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Another option would be to manually remove one of the rows if you have a client viewer (e.g., Server Management Studio for MS SQL).
In MS SQL you could use a CURSOR to go through and delete one of the rows. Not sure is MySQL has anything similar (sort of like a looping routine).
A brute force method is to delete both rows and re-insert the data.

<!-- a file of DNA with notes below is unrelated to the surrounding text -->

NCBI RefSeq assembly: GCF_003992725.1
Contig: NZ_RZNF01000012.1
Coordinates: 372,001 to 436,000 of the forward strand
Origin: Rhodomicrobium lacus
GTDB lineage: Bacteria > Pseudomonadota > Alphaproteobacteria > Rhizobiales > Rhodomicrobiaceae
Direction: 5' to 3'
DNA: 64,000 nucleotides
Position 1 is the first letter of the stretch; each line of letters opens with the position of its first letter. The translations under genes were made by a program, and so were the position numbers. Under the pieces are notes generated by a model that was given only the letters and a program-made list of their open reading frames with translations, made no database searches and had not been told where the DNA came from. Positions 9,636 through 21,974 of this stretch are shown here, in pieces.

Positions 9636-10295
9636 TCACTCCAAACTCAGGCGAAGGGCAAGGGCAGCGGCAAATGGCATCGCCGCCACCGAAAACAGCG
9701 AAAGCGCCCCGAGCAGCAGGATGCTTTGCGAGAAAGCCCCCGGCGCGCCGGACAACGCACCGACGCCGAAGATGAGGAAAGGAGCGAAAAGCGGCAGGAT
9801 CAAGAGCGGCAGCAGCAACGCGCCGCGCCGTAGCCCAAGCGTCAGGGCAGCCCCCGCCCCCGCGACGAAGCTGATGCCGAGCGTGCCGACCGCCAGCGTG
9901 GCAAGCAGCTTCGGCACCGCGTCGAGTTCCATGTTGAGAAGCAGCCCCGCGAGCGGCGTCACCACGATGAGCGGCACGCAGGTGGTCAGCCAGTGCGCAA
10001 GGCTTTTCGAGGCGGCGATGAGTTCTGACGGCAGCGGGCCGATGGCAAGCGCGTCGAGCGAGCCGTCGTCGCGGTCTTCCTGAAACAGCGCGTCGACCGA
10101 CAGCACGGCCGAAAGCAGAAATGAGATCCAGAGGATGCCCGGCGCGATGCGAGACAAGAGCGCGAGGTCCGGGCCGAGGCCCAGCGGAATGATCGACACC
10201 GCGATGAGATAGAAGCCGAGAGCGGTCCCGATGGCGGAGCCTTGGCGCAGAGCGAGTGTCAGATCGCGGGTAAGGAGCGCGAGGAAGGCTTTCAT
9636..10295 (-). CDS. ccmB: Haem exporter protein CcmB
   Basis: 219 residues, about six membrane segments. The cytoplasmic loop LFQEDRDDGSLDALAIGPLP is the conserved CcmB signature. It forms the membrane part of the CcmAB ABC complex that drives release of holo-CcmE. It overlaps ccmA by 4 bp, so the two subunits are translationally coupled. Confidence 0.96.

ALTER TABLE `table` ADD UNIQUE INDEX `unique_index` (`column_one`, `column_two`, `column_three`);
For MySQL, you can even let the creation of this index delete the duplicates, just make sure you backup your data first in case you don't have the correct columns in the index!
ALTER IGNORE TABLE `table` ADD UNIQUE INDEX `unique_index` (`column_one`, `column_two`, `column_three`);